Patients treated at hospitals that spend more on inpatient care than outpatient care have a greater chance of seeing positive outcomes.
Positive patient outcomes are often linked to high inpatient rather than high outpatient facility spending, according to the Journal of Health Economics.
Using ambulance patterns, the journal examined patients treated at different facilities and found that those treated at hospitals with greater amounts of care over three months after a medical emergency had better health outcomes than those treated at hospitals that provided less care. In addition, patients treated at hospitals that spend more on inpatient care than outpatient care were more likely to survive one year after an emergency visit.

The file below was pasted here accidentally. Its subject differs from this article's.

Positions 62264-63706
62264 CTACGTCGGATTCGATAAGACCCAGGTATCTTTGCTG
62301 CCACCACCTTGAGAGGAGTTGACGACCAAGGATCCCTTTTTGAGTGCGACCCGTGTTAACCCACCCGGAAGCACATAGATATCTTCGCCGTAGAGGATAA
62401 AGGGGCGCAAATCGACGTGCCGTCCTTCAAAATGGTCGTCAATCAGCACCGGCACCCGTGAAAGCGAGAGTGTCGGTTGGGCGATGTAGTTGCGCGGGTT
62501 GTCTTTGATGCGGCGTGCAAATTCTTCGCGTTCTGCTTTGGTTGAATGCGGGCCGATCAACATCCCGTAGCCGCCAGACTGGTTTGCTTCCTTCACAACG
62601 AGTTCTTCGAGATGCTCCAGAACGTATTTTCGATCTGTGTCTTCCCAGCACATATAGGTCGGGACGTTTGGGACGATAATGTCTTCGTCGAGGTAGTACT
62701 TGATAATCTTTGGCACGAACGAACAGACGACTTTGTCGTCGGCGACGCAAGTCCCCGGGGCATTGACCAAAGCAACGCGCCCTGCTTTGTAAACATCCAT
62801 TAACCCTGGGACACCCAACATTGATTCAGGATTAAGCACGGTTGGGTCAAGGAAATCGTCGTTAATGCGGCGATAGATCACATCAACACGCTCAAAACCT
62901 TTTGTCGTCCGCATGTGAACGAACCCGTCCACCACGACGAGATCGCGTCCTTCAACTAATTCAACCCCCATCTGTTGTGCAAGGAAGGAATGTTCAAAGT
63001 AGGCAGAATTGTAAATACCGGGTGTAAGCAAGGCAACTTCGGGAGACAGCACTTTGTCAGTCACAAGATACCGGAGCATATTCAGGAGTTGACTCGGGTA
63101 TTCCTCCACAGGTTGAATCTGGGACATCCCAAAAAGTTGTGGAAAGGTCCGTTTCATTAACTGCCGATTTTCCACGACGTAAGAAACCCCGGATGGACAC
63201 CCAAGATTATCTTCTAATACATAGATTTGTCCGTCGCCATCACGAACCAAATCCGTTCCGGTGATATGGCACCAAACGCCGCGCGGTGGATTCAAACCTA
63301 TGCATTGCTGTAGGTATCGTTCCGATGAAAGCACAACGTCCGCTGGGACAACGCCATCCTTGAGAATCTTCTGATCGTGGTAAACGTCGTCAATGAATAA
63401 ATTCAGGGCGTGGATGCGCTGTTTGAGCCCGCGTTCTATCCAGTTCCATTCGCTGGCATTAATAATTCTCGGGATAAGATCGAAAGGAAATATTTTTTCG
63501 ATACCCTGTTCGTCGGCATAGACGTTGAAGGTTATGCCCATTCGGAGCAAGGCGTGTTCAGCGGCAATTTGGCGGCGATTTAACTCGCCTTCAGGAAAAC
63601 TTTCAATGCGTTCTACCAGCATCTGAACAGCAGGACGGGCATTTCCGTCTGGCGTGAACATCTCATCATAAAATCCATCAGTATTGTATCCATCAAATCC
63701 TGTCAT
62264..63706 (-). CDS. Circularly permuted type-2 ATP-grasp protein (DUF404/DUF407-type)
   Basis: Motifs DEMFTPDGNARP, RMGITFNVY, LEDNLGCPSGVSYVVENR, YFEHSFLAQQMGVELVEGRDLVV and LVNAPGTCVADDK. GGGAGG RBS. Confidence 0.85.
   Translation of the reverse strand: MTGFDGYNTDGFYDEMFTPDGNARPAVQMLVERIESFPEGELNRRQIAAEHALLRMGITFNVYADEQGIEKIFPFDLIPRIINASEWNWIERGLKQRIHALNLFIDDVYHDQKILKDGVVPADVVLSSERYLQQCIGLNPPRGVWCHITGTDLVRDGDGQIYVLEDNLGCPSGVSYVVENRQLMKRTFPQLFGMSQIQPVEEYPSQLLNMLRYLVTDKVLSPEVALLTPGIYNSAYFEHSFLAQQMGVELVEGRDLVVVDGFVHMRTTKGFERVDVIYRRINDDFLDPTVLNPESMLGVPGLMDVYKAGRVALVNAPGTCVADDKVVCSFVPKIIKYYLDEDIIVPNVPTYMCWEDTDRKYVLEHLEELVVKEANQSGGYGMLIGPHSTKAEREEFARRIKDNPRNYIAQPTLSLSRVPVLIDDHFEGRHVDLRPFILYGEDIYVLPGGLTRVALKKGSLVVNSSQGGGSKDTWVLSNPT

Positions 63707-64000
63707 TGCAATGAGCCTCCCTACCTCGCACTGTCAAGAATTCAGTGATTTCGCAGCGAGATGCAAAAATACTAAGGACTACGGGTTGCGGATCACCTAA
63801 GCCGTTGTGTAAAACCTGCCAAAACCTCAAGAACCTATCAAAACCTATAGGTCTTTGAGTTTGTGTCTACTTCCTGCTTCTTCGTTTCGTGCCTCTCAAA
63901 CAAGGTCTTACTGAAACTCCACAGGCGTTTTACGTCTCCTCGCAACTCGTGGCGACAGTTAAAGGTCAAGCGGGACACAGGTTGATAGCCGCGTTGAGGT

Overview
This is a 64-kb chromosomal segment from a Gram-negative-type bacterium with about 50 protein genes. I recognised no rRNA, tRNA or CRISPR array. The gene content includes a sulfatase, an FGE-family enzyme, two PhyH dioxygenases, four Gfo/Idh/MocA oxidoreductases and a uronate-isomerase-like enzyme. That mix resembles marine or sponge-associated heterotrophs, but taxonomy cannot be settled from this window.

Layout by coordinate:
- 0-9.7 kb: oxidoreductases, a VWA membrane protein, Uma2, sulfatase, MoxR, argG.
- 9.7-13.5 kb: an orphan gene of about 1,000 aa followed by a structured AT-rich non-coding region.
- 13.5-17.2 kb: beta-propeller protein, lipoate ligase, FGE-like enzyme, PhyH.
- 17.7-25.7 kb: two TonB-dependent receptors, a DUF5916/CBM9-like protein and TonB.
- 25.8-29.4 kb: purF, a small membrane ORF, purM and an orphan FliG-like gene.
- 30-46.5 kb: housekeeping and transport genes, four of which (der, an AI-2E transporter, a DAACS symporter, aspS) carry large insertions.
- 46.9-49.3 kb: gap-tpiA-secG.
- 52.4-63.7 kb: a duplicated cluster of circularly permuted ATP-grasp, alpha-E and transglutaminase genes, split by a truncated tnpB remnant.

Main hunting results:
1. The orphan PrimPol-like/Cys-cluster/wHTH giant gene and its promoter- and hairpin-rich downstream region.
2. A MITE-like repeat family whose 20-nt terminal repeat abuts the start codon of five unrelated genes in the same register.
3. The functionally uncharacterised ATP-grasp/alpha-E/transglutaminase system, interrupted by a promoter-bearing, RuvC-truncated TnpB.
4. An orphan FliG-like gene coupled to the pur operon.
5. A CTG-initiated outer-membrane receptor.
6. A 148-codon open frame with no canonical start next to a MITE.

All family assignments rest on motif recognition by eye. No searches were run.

The journal stated that the U.S. healthcare system wastes up to 5% gross domestic product annually and identified postacute skilled nursing facility (SNF) care as a candidate for the source of some of this waste. Downstream SNF spending is often a predictor of patient mortality, according to the Journal of Health Economics.
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